Cardinals manager Tony La Russa, the Godfather of bullpen maneuvering, had a simple explanation for why he looked so unprepared with his relievers in the deciding eighth inning of Game 5 of the World Series. It was the noise of the sellout crowd of 51,459 at Rangers Ballpark, of course.
In fairness, Rangers manager Ron Washington said that he, too, has had communications with the Rangers' bullpen disrupted by noisy crowds in other venues. But La Russa's explanation seems a bit, oh, odd.
First, the background: Lefty Marc Rzepczynski had entered to face lefty-hitting David Murphy, who singled off Rzepczynski's hand and was safe at first on what could have been an inning-ending double-play grounder had it been fielded cleanly. Mike Napoli -- a .319 hitter in the regular season and one of the Rangers' most clutch hitters -- followed.
Rather than go to the bullpen for a righty, La Russa stuck with Rzepczynski. There was no righty warming to go to because, apparently, the folks handling the phone in the bullpen couldn't hear La Russa correctly. He had wanted Jason Motte to be warming.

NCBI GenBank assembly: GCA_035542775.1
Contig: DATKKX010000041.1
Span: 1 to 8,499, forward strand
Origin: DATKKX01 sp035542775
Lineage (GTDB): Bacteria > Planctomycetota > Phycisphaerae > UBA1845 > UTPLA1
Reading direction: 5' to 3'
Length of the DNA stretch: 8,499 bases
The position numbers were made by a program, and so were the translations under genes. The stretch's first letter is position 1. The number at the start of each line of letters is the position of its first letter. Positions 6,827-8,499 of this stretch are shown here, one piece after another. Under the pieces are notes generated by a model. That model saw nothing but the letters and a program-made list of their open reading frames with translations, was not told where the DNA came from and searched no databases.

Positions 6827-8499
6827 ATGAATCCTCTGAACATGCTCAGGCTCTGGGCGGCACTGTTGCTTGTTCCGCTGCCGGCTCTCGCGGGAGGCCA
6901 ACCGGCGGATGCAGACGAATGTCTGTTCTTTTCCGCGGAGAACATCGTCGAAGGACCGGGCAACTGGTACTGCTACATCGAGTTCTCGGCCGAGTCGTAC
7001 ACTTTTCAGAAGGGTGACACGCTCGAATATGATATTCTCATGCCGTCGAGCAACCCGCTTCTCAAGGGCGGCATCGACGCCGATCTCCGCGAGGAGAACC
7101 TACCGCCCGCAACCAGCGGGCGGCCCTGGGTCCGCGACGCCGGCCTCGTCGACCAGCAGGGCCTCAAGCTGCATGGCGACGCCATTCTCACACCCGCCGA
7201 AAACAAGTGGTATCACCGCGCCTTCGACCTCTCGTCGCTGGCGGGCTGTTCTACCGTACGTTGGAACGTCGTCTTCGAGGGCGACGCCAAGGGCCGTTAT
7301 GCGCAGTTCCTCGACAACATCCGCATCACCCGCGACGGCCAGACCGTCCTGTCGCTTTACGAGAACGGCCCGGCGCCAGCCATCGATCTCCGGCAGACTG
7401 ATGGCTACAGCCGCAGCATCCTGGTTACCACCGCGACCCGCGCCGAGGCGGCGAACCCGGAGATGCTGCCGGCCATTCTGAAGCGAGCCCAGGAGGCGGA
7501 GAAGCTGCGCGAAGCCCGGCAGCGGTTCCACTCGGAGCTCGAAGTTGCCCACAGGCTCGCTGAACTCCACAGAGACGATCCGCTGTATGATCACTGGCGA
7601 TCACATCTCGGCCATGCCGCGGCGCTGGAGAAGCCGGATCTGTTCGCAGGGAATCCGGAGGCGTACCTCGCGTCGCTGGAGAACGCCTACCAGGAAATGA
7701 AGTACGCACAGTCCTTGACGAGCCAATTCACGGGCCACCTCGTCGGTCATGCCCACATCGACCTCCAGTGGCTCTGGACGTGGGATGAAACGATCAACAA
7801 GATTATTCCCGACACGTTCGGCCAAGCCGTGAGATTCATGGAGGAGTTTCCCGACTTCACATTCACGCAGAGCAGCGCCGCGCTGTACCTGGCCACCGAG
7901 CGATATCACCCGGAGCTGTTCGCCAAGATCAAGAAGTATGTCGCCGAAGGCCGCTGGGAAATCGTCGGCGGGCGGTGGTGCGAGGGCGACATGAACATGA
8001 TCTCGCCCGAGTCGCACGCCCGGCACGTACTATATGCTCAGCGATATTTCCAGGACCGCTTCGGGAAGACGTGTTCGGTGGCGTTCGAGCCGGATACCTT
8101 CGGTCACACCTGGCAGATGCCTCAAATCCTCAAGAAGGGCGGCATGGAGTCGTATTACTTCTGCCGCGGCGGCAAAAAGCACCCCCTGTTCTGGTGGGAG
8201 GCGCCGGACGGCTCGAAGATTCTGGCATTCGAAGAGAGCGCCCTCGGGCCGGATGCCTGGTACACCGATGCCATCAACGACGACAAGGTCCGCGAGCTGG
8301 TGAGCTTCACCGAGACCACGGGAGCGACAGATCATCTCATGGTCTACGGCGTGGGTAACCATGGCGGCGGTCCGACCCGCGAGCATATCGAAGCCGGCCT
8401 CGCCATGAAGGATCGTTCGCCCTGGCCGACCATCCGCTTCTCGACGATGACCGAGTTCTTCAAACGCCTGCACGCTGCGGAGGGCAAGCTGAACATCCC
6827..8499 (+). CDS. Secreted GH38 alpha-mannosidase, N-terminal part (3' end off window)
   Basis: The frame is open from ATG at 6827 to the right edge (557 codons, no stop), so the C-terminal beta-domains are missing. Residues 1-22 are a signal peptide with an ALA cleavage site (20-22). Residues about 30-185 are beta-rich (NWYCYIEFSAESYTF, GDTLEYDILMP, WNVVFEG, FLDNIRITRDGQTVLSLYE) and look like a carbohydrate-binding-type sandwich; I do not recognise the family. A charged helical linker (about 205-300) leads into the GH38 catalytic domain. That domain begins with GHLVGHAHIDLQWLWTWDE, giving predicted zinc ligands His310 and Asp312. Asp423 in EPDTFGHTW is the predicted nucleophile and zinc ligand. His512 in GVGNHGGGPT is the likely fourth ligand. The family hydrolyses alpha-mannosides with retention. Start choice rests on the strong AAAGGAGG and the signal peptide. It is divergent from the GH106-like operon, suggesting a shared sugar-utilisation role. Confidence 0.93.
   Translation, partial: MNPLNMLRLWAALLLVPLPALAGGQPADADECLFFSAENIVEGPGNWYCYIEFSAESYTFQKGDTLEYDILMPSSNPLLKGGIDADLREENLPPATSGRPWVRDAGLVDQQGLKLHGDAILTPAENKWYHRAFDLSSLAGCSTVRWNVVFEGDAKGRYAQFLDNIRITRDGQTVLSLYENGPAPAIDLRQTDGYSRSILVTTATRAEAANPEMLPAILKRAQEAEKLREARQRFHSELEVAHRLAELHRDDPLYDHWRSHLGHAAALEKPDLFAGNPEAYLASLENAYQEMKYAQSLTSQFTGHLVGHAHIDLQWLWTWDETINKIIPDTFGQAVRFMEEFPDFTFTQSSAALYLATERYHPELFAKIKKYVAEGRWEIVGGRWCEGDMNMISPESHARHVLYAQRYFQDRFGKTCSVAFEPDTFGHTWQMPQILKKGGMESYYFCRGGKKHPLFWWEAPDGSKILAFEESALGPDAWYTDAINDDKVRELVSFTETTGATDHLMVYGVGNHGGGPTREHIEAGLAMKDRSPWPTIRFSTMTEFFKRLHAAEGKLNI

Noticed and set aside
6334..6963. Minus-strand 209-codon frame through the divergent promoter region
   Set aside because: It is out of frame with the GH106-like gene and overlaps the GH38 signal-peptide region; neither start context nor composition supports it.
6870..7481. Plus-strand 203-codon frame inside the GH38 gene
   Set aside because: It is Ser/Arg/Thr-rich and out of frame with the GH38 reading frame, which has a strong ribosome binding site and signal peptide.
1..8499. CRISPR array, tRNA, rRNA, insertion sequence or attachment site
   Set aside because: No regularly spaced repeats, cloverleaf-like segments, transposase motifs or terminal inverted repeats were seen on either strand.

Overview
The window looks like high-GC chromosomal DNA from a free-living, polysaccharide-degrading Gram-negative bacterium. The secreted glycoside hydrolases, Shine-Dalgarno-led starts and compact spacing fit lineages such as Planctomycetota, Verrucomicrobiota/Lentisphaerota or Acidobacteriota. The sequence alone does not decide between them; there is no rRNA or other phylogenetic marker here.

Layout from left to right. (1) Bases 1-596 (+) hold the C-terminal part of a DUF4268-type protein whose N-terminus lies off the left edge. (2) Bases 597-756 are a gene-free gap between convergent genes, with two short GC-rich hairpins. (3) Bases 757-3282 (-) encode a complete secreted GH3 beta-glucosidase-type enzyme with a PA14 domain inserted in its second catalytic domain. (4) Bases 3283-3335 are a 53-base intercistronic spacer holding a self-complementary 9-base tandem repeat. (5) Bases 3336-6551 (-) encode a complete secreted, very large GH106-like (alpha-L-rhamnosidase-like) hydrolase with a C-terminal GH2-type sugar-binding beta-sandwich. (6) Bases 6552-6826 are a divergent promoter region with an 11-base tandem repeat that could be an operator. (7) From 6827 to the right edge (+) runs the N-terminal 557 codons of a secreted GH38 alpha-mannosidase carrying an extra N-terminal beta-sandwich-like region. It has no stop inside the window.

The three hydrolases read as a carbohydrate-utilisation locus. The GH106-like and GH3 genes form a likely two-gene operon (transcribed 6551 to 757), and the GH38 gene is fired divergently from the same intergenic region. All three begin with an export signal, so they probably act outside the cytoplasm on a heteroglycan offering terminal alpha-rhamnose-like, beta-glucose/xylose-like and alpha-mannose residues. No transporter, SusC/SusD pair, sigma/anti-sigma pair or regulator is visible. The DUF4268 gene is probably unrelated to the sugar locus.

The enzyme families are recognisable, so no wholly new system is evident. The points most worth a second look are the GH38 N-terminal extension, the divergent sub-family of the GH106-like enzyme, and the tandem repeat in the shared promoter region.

Napoli doubled in two runs to break a 2-2 tie in a game the Rangers won 4-2.
"Well, what happened was that twice the bullpen didn't hear Motte's name," La Russa said. "They heard 'Rzepczynski,' and they didn't get Motte. I looked up there, and Motte wasn't going. So, I called back for Motte, and they got [Lance] Lynn up."
After the Napoli double, Rzepczynski struck out Mitch Moreland. La Russa went to the mound, and Lynn entered. Lynn then delivered four intentional balls to Ian Kinsler and was removed. Huh? Lynn was supposed to be unavailable for Game 5 after getting extended in Game 3. He entered, though, to stall enough until Motte was finally ready. Motte struck out Elvis Andrus to end the inning.
"I give the fans credit," La Russa said. "Maybe we need to come up with some ear mikes or something."
-- Jeff Wilson